The San Francisco-based Court of Appeals for the 9th Circuit has ordered the Environmental Protection Agency to revise its rule regulating dangerous levels of lead in paint and dust, which has not been revised since 2001. The court ruling mandated the EPA propose a new rule within 90 days and make a final rule within a year after that.
In a majority decision, the court determined that the EPA has taken too long to act on a 2009 petition from health and environmental groups who asked the EPA to “more adequately protect children.” The EPA told the court it would need an additional four to six years to develop a lead paint rule.
“EPA fails to identify a single case where a court has upheld an eight-year delay as reasonable, let alone a fourteen-year delay, if we take into account the six more years EPA asserts it needs to take action,” Judge Mary Schroeder wrote on behalf of herself and Judge Randy Smith.
The court majority agreed with the petitioners that two statutory frameworks create a duty for the EPA to act. The first statute is under the Toxic Substances Control Act (TSCA) and its amendments from the Paint Hazard Act. The court majority stated, Congress intended that the Agency “engage in an ongoing process, accounting for new information, and to modify initial standards when necessary to further Congress’s intent: to prevent childhood lead poisoning and eliminate lead-based paint hazards.” The second statute is under the Administrative Procedure Act (APA), which requires federal agencies to conclude a matter presented to it within a “reasonable time.” This matter was presented by the petitioners in 2009 according to the majority.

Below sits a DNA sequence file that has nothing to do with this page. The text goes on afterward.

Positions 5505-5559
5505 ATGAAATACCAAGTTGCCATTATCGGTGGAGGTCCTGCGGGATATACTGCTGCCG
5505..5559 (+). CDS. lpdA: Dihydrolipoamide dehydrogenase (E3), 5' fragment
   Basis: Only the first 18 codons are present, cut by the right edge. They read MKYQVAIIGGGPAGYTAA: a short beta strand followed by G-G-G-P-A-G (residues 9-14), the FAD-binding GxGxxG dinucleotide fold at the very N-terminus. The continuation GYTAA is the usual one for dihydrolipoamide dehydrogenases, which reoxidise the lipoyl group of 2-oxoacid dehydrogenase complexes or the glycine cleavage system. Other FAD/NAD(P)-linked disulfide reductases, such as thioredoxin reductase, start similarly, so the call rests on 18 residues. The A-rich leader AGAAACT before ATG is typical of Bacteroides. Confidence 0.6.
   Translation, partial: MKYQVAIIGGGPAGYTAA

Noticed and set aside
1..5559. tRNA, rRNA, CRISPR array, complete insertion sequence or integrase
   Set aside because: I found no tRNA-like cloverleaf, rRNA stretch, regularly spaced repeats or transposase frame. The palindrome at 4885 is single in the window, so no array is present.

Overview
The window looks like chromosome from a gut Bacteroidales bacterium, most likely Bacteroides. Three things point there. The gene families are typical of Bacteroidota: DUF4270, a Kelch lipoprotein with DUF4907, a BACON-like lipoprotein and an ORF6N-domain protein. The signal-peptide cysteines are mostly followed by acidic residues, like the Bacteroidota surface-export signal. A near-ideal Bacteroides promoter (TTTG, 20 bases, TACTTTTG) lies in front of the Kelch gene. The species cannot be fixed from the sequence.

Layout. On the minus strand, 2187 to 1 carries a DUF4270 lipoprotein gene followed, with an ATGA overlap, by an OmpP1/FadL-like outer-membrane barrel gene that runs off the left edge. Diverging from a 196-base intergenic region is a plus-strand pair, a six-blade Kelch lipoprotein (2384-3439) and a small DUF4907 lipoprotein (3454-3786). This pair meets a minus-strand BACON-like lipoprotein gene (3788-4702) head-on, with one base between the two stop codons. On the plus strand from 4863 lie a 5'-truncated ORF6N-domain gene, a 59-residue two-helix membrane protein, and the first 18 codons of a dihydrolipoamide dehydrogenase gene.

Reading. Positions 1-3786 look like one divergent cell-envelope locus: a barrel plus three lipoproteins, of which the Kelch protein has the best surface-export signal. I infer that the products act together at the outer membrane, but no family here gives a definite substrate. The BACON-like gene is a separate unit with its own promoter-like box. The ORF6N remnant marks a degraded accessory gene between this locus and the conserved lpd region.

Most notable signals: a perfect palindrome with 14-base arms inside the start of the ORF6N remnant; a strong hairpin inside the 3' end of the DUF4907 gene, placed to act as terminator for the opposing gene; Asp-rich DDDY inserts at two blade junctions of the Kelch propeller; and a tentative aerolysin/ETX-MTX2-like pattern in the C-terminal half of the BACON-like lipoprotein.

The court’s decision was also based on a substantial amount of scientific evidence indicating that lead-based paint and dust-lead standards need revision. Sources of scientific evidence include:
Eve C. Gartner, a staff attorney for Earthjustice who helped argue the case on behalf of groups pushing for tougher standards said, “This is going to protect the brains of thousands of children across the country. It’s going to mean that children that otherwise would have developed very elevated blood lead levels will be protected from the damage associated with that, assuming E.P.A. follows the court order.”
According to an EPA spokesperson, the agency is reviewing the court’s decision. The spokesperson also pledged that officials would “continue to work diligently on a number of fronts to address issues surrounding childhood lead exposure from multiple sources.”To find out more about this topic, click here.